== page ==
Labelled Group quality by his trainer Frankie Lor Fu-chuen during the week, Winning Dreamer lived up to the hype and then some with an impressive victory at Sha Tin on Wednesday.
After a dominant debut win, Winning Dreamer entered the Class Three Better Future Handicap (1,000m) under the weight of expectation and delivered a performance that only added to his handler’s confidence.
“He looks like a really good horse,” Lor said. “I hope he can at least reach Class Two next season and maybe he can run in some Group races later in the season.
“I can’t wait to see him improve in the off-season, this will be his last run this season. He’s still a baby but he learns quickly and I think we can run him over 1,200m later on. He always lays in a little bit so that’s why he needs to learn some things.”
While Winning Dreamer was able to roll across the field and assume the lead near the rail from gate four in his debut, the three-year-old didn’t have it all his own way from barrier three on this occasion.
After jumping only fairly as the $1.70 favourite, Vincent Ho Chak-yiu eased Winning Dreamer towards the stands but still found himself with a host of rivals between him and the outside rail.
“You could see a few horses went together but Vincent said Winning Dreamer improved by himself,” Lor said.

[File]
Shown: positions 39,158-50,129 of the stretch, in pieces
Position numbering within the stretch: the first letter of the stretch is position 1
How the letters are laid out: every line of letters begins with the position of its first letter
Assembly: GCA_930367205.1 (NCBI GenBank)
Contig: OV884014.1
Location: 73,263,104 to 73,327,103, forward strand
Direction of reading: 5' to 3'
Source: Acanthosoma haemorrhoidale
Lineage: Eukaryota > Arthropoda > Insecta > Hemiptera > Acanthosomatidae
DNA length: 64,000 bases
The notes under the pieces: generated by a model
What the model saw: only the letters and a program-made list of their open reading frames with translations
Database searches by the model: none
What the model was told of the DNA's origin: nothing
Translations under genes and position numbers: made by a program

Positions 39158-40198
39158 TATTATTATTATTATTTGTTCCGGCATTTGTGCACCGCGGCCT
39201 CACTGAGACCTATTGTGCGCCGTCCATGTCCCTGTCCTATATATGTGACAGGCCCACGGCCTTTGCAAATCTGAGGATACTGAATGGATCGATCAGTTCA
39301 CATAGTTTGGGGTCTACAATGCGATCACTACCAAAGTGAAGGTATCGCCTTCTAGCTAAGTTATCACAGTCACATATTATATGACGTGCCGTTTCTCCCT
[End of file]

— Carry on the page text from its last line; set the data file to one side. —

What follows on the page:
“He relaxed, he didn’t feel the need to pass the other ones – he just relaxed and ran with them no problem and in the last 400m when asked, he just went.”
After travelling on terms with Storm Warnings, War Of Courage and Metro Warrior in the run, Winning Dreamer wore down his opponents one by one to salute in 55.64 seconds, finishing a length and a quarter clear of Metro Warrior.
Winning Dreamer wasn’t Lor’s only cause for excitement on Wednesday, with fellow three-year-old True Legend notching his second win at start six.
Sent out as the $3.70 favourite, True Legend was taken straight to the front by Karis Teetan and was never headed in the Class Four Continuous Development Handicap (1,200m), with Lor confident the colt’s impressive first season is only the beginning.
“I always talk to the owner about gelding him, because he is too big – after gelding if he can concentrate more, he should be much, much better,” Lor said. “I think he can go a little bit further, maybe 1,400m.”
Both of Lor’s victorious gallopers are by emerging Australian stallion Deep Field, who is building an impressive early resume in Hong Kong that also includes winners All In Mind and Californiadeepshot.
“I hear the price of some Deep Fields are going up now,” Lor laughed.
After 65 winners in his first two seasons as a trainer, Lor sits on only 41 after his Wednesday double but he has assembled an impressive cast of youngsters he hopes can again elevate him to greater heights.
“I hope next season can be better. You can see the last two seasons I had 65 winners and then all the ratings went up. Early this season some of the young horses had problems and I needed to take it slowly,” said Lor, who has also saluted with first-season gallopers Armor Star, Chevalier Prince and Winning Brew in recent weeks.